Cars are shiny, well most of the time, so you need to be mindful of what is reflecting in the paint work and the windows. To avoid getting yourself reflected in shot use a long lens and get physically further back from the car or put your camera on a tripod and use a self-timer. This will give you time to get out of shot.

Equipment & Considerations

Your approach to your shot will depend on your camera set-up. The above tips you will will help you get good results with most cameras. Accessories can help to improve the results.

Here are a variety of camera types and accessories, and some products in each range.

Phone Camera

The phone camera, while the most accessible, will not provide the best results. Phone sensors are generally quite small and therefore provide a lower overall quality especially in low light. The absence of a powerful flash makes shooting in lower light difficult too. With the right amount of light though many phone cameras will take a reasonable photograph.

Sony Cyber-shot Smartphone Lens-style Camera DSCQX100 - $537

The Compact Camera

A compact camera provides a better quality than most camera phones while still being inexpensive. Overall picture quality is good and many compacts have manual and creative functionality allowing you to have more control over your images. Compact cameras can be placed on a tripod that will steady the shot.

Panasonic Lumix FZ70 - $454
Fujifilm XQ1 Premium Compact - $509

Mirrorless Camera

Mirrorless cameras sit in between compacts and DSLR cameras and provide much of the same manual functionality as DSLR but at a more compact size. These are better in low light and there are more lenses available which give you more options when shooting your car.

Olympus PEN E-P5 + 14–42mm f/3.5–5.6 II R Lens - $670
Sony A7R + Sony 28–70mm Lens - $2375

DSLR Camera

With the greatest amount of options for accessories and lenses, DSLR cameras are the perfect option for those wanting the most out of their photography. The high quality will show any car in the best light.

Canon 700D DSLR + EF-S 18–55 f/3.5–5.6 IS STM – Single Lens Kit - $706.00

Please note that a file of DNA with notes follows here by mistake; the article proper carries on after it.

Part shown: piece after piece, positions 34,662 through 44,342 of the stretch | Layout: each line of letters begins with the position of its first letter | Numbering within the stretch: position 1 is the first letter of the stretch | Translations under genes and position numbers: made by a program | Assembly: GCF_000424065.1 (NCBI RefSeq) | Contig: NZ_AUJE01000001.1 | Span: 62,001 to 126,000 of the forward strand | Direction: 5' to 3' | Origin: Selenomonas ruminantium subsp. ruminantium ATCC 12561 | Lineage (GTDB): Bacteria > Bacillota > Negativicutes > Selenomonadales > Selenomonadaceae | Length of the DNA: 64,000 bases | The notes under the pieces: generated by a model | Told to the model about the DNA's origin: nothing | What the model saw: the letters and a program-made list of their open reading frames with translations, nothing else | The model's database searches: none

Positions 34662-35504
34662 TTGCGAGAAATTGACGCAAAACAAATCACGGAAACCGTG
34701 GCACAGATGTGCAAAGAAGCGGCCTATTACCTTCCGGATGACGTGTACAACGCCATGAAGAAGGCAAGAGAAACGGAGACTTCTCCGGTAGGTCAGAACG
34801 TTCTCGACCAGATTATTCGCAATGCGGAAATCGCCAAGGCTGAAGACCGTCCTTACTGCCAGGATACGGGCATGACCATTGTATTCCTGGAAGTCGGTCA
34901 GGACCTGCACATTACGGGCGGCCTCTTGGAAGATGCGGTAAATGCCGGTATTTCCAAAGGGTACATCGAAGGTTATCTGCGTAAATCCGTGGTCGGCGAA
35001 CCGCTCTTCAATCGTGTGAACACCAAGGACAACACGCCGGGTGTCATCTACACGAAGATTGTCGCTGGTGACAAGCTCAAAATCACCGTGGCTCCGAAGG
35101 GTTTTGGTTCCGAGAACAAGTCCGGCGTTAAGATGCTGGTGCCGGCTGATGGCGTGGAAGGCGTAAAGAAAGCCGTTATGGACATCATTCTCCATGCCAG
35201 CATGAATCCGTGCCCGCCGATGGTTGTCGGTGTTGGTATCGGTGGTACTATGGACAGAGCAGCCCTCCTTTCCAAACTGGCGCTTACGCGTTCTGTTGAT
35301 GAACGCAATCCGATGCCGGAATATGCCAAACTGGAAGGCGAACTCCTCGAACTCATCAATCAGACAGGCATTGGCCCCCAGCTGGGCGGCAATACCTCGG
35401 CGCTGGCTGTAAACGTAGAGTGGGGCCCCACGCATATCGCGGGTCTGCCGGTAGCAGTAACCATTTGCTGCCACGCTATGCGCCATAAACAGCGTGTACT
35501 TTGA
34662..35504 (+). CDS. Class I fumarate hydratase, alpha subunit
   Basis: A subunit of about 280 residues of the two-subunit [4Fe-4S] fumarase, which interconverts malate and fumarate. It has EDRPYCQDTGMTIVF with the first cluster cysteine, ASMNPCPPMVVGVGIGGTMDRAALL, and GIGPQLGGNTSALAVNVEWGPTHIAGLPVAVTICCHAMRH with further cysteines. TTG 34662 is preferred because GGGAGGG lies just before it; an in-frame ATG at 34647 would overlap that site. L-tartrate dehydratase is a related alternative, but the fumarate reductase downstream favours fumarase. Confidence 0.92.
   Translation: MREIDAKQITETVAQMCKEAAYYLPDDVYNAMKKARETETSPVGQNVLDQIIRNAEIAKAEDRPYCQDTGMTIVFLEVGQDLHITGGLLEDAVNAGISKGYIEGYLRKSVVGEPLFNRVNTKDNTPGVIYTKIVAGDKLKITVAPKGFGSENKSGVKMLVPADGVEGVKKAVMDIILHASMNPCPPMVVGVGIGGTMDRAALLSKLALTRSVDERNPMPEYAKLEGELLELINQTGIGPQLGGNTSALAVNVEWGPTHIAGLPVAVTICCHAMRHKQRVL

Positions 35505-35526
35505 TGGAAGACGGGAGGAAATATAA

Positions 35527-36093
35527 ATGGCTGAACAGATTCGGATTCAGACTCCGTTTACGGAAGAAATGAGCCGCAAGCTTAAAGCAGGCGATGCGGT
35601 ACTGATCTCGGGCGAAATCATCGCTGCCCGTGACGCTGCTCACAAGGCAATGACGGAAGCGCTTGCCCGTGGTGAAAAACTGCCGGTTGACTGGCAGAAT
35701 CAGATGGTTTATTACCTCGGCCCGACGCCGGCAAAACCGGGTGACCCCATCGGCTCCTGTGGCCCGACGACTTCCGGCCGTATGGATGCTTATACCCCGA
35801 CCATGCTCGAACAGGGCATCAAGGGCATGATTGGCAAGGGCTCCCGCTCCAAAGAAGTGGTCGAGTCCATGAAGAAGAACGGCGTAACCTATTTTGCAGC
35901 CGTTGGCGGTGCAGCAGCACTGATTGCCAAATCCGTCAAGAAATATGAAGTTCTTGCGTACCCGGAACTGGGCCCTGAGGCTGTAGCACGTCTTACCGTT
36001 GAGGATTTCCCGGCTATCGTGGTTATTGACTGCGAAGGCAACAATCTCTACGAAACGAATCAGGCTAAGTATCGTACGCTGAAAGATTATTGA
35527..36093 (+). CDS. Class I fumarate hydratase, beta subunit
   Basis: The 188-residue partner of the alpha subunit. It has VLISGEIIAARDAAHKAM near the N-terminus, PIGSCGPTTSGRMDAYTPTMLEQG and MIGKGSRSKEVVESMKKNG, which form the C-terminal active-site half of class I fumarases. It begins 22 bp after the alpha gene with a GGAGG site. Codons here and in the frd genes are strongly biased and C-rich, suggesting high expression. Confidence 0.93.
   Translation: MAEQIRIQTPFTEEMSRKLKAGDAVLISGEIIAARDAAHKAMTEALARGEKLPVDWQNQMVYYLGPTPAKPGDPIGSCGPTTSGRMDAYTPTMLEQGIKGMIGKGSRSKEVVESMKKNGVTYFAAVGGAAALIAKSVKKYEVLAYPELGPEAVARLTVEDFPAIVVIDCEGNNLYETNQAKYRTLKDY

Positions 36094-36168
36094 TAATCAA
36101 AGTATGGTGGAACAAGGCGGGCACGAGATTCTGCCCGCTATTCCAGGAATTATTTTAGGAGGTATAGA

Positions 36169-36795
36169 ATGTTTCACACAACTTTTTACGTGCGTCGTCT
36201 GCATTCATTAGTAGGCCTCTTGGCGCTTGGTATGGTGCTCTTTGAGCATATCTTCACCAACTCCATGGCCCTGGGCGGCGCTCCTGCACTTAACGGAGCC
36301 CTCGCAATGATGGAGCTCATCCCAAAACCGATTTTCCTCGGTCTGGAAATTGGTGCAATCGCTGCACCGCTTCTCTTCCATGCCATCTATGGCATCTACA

Nikon D7100 - DX-Format DSLR - With Nikkor 18–105mm VR lens - $1448.00
Pentax K–50 + 18–135mm ED DA AL IF DC WR Lens - $1180


Tripods come in a variety of shapes and sizes. As a general rule of thumb the larger units are heavier but able to hold the camera more steady. As the light is less at the optimal shooting times, morning and evening, a tripod will help to steady your shot as you are shooting at speeds that can be hard to hold steady. At the lower speeds you will not be able to hold your hand steady enough and the car will be blurry. A compact tabletop tripod can help to create a more stable shot when resting on something.

Manfrotto PIXI Mini Tripod - $50
Slik F153 Tripod - $39
Manfrotto MT190XPRO3 Tripod + 804RC2 Head - $499


Extra lenses will alter the angle of view allowing for a different perspective.

A wide angle lens will fit more in, allowing you to get closer to the car. There is the possibility of some distortion close-up though.

A telephoto lens or long zoom can be good to provide some separation between your car and the background, and allow for close framing with less chance of being reflected in the paint work or window.

Panasonic LZ40 - $294
Canon Lens 70–200mm EF f/4L USM - $789
Sigma Lens 70–300mm f/4–5.6 DG OS - $527


Extra flash units can provide that extra bit of light to fill in the shadows and make your car pop.

Canon Speedlite 600EX-RT Flash - $526
Metz Mecablitz 52 AF–1 Touchscreen Digital Camera Flash - $382
Olympus FL–600R Flash Unit - $329


Buying a $4000 camera kit may not be advisable if you want to photograph your $8000 car to sell. Working within your limitations with the above tips and you will get great results. If you are thinking about upgrading your kit anyway or getting that next accessory, then now could be the opportune time. If you have any questions please contact us on 1300 365 220 or through our website. Comments and questions are also welcome in the comments below. Happy shooting!

Please note: All prices are correct at time of post creation and may be subject to change without notice.